Everything You Need to Know About Asset Allocation

Asset allocation leads to diversified portfolio construction and draws upon the unique advantages of each asset class. It is the most prudent investment strategy to achieve long-term wealth.

Aug 23, 2014 at 8:00AM

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Photo Credit: Lending Memo

Asset allocation is strongly connected to diversification. The idea of diversification is to lower investors' risk by spreading funds over multiple investments and to avoid devastating losses that could occur from an investment in a single stock. Diversification should be a crucial goal in portfolio construction and is a prudent approach to mitigating the inherent volatility in the capital markets.

Volatility can occur in an instant and pose significant risks for investors' portfolios and their long-term financial goals. Asset allocation is a strategy that considers a multitude of asset classes, the investors' unique financial circumstances as well as risk tolerances.

Every asset class has different risk and return characteristics. The inclusion of different asset classes (stocks, bonds, cash, commodities, real estate) in a diversified investment portfolio is a powerful way to counter the uncertainty in the capital markets and the uncertainty of future asset class returns.

As such, knowledge about the benefits and disadvantages of various asset classes is important in order to protect the investor from downside risk and also offer attractive return potential.

1. Stocks
Stocks offer investors the best long-term return potential and can be categorized depending on market capitalization or industry or a variety of other definitions. Stocks do well as the economy expands and interest rates are in an upward cycle.

Stocks are particularly suitable for young investors with long investment horizons who have ample time to rebound from market corrections. Older investors, on the other hand, should gradually shift their assets toward fixed-income investments that provide recurring income.

2. Fixed Income
Bonds are usually referred to when professionals talk about fixed income investments. What separates bonds from stocks is their different risk/return profile.

As debt, bonds usually are above equity in the capital structure which makes them safer investments than stocks. This lower risk comes at a price though: Lower potential returns.

Bonds are mostly bought for their relatively low risk and steady cash flow income. In addition, bonds offer significant diversification benefits when held in equity-heavy investment portfolios.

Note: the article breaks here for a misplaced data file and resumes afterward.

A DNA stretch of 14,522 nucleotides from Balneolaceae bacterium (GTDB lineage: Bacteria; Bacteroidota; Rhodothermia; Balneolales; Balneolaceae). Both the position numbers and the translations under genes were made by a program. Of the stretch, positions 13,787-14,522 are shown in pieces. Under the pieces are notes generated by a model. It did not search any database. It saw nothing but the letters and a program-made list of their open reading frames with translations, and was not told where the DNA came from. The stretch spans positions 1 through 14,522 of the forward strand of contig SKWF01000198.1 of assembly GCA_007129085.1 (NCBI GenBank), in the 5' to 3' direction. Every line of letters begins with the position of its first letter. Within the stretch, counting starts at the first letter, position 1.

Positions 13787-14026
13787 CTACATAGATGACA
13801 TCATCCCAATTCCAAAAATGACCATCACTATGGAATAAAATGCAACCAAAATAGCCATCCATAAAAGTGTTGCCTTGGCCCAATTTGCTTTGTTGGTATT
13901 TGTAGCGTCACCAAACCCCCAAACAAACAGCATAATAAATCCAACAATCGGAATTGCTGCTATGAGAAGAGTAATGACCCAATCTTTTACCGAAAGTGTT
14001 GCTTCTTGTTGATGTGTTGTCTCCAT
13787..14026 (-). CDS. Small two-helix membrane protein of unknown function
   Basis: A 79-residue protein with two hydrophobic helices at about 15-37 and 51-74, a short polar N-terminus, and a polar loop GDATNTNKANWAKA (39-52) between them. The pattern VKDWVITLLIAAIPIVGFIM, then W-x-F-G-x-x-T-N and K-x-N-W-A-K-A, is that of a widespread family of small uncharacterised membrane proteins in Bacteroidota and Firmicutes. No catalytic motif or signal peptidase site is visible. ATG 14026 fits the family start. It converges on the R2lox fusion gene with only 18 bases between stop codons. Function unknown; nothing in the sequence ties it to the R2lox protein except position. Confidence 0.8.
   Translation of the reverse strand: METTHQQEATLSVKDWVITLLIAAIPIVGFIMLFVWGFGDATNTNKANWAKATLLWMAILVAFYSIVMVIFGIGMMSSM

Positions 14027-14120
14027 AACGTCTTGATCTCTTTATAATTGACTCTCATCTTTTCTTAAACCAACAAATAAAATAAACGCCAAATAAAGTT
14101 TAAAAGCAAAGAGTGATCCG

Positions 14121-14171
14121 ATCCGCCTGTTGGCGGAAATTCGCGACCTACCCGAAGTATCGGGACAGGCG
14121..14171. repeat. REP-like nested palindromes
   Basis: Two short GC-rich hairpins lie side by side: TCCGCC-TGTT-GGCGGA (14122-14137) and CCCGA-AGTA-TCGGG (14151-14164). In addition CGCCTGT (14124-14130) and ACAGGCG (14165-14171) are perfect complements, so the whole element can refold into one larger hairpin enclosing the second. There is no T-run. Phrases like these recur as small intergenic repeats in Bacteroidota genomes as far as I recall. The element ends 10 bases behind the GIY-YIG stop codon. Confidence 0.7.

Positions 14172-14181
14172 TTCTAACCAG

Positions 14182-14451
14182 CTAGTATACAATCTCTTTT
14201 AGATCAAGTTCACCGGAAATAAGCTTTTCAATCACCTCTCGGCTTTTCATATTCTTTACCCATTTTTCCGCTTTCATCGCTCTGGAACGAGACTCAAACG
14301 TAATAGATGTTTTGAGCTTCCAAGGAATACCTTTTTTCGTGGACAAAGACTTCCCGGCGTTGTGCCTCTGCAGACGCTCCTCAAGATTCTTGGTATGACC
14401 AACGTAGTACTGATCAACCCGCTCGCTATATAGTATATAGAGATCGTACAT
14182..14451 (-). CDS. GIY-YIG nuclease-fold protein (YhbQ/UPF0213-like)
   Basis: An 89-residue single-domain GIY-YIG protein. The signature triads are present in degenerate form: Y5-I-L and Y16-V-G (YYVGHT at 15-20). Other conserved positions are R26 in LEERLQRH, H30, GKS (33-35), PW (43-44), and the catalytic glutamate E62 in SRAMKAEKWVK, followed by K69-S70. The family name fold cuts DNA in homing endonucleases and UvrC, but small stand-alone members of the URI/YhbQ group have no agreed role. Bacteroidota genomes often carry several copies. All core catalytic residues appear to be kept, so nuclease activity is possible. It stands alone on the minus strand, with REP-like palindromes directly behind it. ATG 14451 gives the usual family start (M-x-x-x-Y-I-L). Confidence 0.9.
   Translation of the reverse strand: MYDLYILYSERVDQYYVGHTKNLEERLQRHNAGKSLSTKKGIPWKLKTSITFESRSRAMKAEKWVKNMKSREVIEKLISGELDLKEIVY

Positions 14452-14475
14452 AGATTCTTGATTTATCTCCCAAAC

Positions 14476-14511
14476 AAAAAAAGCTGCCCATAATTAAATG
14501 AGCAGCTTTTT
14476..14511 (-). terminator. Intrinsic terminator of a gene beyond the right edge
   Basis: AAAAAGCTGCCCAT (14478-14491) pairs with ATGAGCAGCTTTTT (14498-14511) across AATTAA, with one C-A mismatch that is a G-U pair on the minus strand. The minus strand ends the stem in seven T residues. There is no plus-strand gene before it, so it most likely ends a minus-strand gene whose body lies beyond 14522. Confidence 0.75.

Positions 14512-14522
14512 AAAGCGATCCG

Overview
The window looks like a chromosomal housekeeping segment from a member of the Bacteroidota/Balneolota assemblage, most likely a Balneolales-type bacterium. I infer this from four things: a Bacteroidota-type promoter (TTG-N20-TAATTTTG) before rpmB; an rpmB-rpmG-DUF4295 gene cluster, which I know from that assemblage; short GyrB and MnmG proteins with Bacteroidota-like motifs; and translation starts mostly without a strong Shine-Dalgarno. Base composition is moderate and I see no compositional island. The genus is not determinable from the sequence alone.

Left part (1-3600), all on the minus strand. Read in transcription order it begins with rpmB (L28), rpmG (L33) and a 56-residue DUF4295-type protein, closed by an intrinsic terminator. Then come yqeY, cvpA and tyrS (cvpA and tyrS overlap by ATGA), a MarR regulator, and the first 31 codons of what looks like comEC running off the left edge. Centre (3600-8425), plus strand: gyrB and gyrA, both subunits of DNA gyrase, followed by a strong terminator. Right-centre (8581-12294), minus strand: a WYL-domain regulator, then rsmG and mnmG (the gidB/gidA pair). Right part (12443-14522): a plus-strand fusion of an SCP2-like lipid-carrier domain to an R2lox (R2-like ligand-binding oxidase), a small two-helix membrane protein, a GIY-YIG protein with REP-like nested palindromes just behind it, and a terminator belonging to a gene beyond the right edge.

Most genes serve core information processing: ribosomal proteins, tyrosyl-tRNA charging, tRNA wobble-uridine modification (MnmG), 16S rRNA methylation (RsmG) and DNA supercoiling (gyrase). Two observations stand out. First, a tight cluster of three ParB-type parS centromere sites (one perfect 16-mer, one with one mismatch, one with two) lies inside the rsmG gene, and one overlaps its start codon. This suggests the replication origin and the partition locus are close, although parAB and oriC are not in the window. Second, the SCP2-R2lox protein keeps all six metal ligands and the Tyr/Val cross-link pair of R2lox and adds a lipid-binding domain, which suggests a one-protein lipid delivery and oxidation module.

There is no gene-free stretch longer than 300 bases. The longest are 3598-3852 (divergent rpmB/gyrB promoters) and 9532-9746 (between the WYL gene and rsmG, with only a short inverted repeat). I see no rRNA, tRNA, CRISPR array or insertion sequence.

3. Cash
Having cash on hand can make all the difference. There is no investor in the world who didn't wish his cash position was larger when stocks were on sale in times of a market panic.

Cash largely translates into the ability to act when opportunities arise and is therefore extremely valuable in times of market distress.

4. Commodities
A small allocation of investment funds to the commodity asset class (for instance, 5%) can make a lot of sense as the risk/return characteristics of commodity investments (such as gold, silver, copper, or aluminum) are vastly different than the ones for stocks or bonds.

Commodities usually do well in the beginning stages of an economic recovery and can offer investors substantial upside potential.

Moreover, commodities such as gold serve as "safe harbor" investments that are doing well when the world is on the brink of another geopolitical crisis.

5. Real estate
Many investors have some exposure to real estate in case they bought a home or apartment.

The real estate asset class behaves yet differently than the other asset classes discussed above. Real estate is a great bet in an expanding economy where house prices rise. Real estate value can originate from two sources: Rental income and underlying property values.

The Foolish Bottom Line
Prudent investors who are serious about building long-term wealth need to utilize all asset classes ranging from stocks to commodities and real estate in order to create a diversified investment portfolio.

The allocation of funds to certain asset classes will largely depend on the financial goals of the investor as well as his age. Younger investors should allocate larger amounts to stocks in their investment portfolio and older investors should accentuate bond investments to secure their lifestyle.

Over the long run, investors have better chances at meeting their financial goals with a structured portfolio approach that utilizes the advantages of all asset classes as opposed to any single investment in either stocks or bonds.

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